Distance: 67.56 km
Time: 3 hours 33 minutes
Average speed: 19 kph
Cumulative distance: 893.75 km
Cumulative time: 42 hours 6 minutes
Word of the day: ‘argine‘ (ah-gin-eh) – embankment
We had a very relaxed evening in Este, a bit of pasta, a bottle of the local Colli Euganei red wine, some forward planning, and a good night’s sleep. The tandem spent the night at the local cinema! There was no way to get it into our third floor apartment, but our host had kindly arranged with her friend who owned the cinema in Este that it could be stored there.
After a small breakfast in the little cafe next door we set off, knowing that our first hill (in days!) would be coming up very early on. I’d like to say that it was great to be climbing again, that we sprinted up it, that we felt good, but actually… It turned out we were both a bit underpowered for some reason, a ‘jour sans’ as the pro-cyclists call it. The breakfast had perhaps been a little too small, and we’d not eaten all that much last night. Or maybe we’d just pushed it a bit hard yesterday. Who knows why it happens, but when it does, all you can do is ride within yourself, take it steadily, and conserve what energy you have.
That said, we made it up all the hills without stopping, and the views were lovely.
We enjoyed a short break in Acquà Petrarca, a lovely little town known for having been the chosen home of Petrarch, a scholar and poet, discoverer of a collection of Cicero’s letters, and generally considered to have been the founder of Humanism. He also climbed Mont Ventoux, apparently, just because he wanted to.
A bit more up and down, and then we were back on the valley floor, and suddenly on our first ‘argine’, an embankment usually next to a canal, on which there was a cycle path. We’d heard of the Po cycle paths which are all on the argine (one on each side, known as sinistra and destra), we hope to find them tomorrow, but hadn’t expected to get any argine practice in today!
It was pretty idyllic and just what we needed, traffic-free, easy cycling, opportunities to spot herons and a couple more crops to tick off in the I-Spy book of food sources we’ve cycled past. It was mostly tarmac, with just the odd stretch of hard-packed gravel, so not too much moaning from the back.
At Pontelongo we stopped for a quick lunch, scoffed some panini, and then headed back up onto the argine for the last section to Chioggia.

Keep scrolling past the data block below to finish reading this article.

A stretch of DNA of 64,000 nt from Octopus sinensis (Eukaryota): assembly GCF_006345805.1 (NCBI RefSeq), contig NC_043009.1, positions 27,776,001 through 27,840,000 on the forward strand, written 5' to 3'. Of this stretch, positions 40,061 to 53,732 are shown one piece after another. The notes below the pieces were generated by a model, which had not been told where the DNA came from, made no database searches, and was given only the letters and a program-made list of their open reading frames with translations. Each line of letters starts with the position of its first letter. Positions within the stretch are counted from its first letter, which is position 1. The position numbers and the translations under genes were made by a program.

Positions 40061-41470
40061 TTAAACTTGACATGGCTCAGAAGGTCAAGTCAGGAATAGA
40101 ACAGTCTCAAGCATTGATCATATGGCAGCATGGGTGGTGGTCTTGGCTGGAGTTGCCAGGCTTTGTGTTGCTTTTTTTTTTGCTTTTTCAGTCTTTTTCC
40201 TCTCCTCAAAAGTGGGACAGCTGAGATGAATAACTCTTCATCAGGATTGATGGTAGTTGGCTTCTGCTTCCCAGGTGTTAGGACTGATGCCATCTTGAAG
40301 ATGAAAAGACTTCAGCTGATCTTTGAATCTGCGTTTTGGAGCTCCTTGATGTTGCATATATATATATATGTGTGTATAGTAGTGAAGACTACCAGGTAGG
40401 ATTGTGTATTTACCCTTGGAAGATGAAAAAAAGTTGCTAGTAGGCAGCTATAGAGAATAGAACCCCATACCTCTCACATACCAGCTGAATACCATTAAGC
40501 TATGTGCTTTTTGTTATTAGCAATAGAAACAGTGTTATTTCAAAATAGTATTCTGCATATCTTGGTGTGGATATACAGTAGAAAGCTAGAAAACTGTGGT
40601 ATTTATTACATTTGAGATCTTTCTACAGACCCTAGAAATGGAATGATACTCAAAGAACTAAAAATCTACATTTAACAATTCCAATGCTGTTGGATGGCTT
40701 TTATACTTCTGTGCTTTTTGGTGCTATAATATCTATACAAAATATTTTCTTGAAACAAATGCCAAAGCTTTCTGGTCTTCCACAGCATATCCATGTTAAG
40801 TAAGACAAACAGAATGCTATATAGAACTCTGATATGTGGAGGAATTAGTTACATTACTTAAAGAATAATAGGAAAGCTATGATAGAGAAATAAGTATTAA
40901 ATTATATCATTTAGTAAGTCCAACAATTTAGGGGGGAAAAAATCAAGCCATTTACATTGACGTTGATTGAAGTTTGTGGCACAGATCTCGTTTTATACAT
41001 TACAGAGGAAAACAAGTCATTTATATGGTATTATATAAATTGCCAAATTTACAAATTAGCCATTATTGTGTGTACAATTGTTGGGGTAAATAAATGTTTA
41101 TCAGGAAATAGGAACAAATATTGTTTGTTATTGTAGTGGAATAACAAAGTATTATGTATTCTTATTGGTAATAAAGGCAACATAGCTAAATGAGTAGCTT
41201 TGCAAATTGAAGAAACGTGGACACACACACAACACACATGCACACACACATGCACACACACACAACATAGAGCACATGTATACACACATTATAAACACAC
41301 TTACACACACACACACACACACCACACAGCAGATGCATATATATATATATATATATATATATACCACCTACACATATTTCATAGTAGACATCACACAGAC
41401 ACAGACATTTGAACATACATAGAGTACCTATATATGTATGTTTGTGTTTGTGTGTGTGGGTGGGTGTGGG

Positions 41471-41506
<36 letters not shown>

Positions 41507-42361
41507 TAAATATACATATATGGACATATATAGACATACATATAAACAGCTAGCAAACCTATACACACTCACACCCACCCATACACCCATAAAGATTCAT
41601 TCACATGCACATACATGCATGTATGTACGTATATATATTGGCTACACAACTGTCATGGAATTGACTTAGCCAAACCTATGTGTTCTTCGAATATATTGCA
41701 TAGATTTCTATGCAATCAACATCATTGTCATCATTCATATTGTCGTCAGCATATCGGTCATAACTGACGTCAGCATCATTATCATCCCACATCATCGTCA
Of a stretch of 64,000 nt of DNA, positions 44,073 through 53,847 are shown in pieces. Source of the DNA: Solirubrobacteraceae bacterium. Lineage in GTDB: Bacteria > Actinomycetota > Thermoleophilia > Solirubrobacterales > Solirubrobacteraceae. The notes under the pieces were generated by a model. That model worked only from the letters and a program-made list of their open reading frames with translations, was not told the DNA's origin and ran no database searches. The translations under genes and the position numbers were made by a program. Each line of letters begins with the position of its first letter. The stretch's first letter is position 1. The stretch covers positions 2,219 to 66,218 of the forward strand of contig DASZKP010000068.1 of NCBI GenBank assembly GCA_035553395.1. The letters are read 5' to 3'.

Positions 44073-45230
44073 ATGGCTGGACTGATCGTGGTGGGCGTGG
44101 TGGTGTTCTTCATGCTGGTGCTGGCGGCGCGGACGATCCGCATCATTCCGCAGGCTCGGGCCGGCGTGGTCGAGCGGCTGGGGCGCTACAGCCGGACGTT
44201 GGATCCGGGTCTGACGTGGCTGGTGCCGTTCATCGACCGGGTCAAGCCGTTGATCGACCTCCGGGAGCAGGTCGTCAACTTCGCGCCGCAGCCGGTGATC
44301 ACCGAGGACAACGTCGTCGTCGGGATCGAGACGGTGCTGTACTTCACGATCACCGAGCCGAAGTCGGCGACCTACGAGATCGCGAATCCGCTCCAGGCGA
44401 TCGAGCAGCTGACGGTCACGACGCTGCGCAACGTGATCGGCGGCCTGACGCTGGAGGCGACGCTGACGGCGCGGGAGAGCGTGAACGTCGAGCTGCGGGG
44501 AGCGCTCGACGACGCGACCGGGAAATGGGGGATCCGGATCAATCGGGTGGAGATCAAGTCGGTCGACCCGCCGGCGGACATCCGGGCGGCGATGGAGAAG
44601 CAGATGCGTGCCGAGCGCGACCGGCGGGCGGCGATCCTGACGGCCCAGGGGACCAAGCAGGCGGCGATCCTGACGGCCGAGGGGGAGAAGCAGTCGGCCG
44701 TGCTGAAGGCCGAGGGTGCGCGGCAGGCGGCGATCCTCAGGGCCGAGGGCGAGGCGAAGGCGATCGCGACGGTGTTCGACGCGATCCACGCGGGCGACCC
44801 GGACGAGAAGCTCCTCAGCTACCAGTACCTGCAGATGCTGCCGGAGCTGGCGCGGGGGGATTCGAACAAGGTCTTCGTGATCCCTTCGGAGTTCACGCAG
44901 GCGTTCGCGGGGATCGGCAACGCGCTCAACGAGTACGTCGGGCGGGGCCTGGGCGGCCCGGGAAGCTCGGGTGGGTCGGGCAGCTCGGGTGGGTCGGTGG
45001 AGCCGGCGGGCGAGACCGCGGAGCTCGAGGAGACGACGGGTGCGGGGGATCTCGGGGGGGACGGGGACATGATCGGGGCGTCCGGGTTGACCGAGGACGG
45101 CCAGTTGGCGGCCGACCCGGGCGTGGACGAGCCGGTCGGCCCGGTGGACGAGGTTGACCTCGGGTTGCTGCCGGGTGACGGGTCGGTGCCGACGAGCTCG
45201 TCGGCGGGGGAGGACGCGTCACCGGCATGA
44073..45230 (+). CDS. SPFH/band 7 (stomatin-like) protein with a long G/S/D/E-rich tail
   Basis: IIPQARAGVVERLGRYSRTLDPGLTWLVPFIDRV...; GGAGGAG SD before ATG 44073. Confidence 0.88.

Unfortunately no-one had told our route planning system of choice that this bit of the cycle path was not really finished! It had a name and everything, the ‘I2’, part of the Itinerario del Sale system of cycle paths, but when it split into two directions we took the cycle path less travelled, clearly!
It started as gravel, which was reasonably OK, but then we got to a stretch of about two kilometres of much rougher surface, with tufts of grass. By this stage we were fairly committed, we could have gone back and found a route round, probably, but it was a straight line, the Captain was pretty confident we could ride it safely, and we could see it was leading to where we would have to rejoin the road in any case. Here’s the Captain, looking confident, as we decide to keep going.
And he was right, it was fine. Eventually it became tarmac, and then the main road into Chioggia, and we knew it would all work out. We detoured slightly to Sottomarina, and found the public beach so we could dip our toes into the Adriatic.
And then we crossed onto Chioggia, fondly remembered from a boating holiday in this area, quite a few years ago now.
It feels like the end of the first phase, arriving here at the east coast. Effectively we’ve crossed Italy from west to east at this widest part. Tomorrow we’ll turn south, and find the Po Sinistra cycle path to a tiny place called Crespino.
Tonight, though, we’ve earned an ice-cream, I reckon.
Here’s today’s track.